At the meeting of the Society for American Archeology this week, two University of Cincinnati professors, Jeremy Koster and Ken Tankersley, presented their results of research into hunting dogs in lowland Nicaragua.
The indigenous communities of the Mayangna and the Miskito in Nicaragua survive on subsistence hunting in the Bosawas Biosphere Reserve. The reserve is part of the largest unbroken tracts of neotropical rainforest in Central America, north of the Amazon. 85% of the mammals that are hunted are caught with the assistance of dogs.
The research team found that as both male and female dogs reach three years of age, they tend to increase their hunting success. Older, male and female dogs in the study population returned more game to their owners than did younger dogs.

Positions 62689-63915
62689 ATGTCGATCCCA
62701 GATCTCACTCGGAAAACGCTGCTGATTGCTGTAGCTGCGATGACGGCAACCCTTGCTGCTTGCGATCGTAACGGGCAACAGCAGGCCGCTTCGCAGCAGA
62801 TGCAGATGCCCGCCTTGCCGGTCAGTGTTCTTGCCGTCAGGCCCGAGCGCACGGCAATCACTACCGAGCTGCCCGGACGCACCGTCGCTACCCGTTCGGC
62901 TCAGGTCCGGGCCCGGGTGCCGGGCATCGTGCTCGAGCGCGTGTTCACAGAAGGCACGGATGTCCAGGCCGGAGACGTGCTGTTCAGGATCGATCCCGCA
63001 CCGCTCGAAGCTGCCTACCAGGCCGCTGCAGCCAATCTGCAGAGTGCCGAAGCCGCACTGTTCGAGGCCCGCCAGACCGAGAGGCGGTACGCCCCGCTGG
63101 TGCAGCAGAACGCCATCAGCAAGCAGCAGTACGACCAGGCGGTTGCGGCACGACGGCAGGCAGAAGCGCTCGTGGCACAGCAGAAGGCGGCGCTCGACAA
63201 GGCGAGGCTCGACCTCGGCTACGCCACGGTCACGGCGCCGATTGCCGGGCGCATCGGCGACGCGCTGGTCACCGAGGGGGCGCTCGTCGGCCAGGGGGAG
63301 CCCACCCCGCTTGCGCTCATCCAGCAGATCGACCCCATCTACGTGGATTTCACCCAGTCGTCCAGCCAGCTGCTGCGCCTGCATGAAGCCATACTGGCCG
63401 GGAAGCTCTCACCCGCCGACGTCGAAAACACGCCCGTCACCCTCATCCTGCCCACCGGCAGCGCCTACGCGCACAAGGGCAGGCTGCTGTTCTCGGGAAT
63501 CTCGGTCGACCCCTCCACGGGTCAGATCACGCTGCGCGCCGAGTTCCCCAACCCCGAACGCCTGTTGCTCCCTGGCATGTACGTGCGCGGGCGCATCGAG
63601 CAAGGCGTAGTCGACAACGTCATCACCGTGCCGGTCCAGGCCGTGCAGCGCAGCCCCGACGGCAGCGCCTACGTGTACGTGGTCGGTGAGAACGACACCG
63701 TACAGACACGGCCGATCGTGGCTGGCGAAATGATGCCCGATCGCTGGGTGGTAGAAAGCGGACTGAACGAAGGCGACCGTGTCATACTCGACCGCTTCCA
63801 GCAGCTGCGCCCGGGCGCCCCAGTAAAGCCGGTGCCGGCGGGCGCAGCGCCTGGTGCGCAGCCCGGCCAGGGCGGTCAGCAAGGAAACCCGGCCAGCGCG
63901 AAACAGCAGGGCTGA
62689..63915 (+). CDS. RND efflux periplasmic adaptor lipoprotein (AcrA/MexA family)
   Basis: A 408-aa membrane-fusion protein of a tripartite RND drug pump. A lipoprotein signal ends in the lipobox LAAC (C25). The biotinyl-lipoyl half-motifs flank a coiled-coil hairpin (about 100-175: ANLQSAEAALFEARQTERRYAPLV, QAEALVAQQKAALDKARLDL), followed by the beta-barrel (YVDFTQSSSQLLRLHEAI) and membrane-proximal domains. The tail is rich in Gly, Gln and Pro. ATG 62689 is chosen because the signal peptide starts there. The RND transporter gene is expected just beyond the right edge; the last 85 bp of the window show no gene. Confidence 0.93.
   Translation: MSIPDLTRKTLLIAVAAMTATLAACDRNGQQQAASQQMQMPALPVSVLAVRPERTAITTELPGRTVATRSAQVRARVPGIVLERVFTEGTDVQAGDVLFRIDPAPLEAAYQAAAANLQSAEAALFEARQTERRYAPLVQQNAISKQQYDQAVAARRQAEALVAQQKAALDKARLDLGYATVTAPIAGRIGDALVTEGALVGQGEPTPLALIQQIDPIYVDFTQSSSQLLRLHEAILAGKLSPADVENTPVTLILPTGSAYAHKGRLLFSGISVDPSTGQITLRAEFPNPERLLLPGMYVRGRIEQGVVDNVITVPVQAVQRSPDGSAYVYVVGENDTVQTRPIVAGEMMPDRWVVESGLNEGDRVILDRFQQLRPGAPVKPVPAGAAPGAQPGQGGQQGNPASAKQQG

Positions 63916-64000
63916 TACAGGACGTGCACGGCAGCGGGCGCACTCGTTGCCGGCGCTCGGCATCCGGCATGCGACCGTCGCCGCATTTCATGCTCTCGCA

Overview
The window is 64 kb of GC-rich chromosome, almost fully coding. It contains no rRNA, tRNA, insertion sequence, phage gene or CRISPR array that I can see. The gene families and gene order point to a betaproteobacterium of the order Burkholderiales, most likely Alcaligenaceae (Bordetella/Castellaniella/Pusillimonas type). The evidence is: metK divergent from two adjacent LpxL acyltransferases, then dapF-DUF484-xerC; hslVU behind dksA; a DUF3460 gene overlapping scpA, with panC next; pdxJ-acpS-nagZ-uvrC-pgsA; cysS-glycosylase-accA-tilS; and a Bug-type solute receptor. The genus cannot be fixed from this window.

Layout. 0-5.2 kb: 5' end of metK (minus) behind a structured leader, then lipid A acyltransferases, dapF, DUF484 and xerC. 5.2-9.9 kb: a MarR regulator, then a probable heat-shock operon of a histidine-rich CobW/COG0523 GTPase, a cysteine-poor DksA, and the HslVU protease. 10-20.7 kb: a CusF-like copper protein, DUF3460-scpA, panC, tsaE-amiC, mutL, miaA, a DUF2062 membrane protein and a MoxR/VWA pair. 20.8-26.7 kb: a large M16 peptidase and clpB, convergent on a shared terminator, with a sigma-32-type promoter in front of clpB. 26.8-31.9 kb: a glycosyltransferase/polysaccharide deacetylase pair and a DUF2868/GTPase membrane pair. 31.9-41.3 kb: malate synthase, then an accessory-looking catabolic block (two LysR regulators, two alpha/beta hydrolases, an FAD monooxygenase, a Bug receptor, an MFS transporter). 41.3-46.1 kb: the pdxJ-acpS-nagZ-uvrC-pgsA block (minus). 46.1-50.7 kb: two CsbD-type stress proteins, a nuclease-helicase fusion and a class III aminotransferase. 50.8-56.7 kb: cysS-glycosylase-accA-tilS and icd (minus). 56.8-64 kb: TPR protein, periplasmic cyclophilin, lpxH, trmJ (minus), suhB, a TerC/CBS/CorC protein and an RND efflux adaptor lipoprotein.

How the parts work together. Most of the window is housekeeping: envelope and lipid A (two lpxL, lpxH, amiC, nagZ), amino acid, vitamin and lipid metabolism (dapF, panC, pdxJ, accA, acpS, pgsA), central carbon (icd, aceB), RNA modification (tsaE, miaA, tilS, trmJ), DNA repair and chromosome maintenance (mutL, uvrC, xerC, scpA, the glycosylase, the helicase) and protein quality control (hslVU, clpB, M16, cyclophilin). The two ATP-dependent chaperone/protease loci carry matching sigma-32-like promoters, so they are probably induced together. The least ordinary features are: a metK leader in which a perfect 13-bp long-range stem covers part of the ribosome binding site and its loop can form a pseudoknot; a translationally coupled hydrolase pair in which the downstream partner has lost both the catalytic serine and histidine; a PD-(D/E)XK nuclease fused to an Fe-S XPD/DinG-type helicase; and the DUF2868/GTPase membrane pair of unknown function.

Bigger dogs are able to track and corral bigger prey, which increases their hunting return rates. Since male dogs are generally larger than females, the males had the greater success rates.
As far as sustainability is concerned, the researchers found that dogs are more suited to wildlife sustainability than other hunting options available. Hunters with firearms tend to disproportionately hunt prey that lives in trees, including slow-breeding primates. Hunters with dogs tend to harvest relatively fast-breeding animals such as agoutis, pacas and armadillos.
Their main conclusion: With age comes greater success!
(Let’s hope the same applies to us; I could use all the help I can get )